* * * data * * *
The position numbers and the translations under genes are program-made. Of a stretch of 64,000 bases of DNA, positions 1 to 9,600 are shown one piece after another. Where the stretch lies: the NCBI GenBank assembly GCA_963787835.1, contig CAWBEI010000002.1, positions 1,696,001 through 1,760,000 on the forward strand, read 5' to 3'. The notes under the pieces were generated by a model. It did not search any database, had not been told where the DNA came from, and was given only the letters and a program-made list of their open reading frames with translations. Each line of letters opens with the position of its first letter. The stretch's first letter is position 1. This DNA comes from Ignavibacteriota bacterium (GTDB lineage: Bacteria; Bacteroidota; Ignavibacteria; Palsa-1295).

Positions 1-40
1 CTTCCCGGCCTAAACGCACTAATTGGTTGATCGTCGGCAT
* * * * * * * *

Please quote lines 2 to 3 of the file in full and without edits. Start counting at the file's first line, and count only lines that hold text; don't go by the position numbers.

Positions 1-40
1 CTTCCCGGCCTAAACGCACTAATTGGTTGATCGTCGGCAT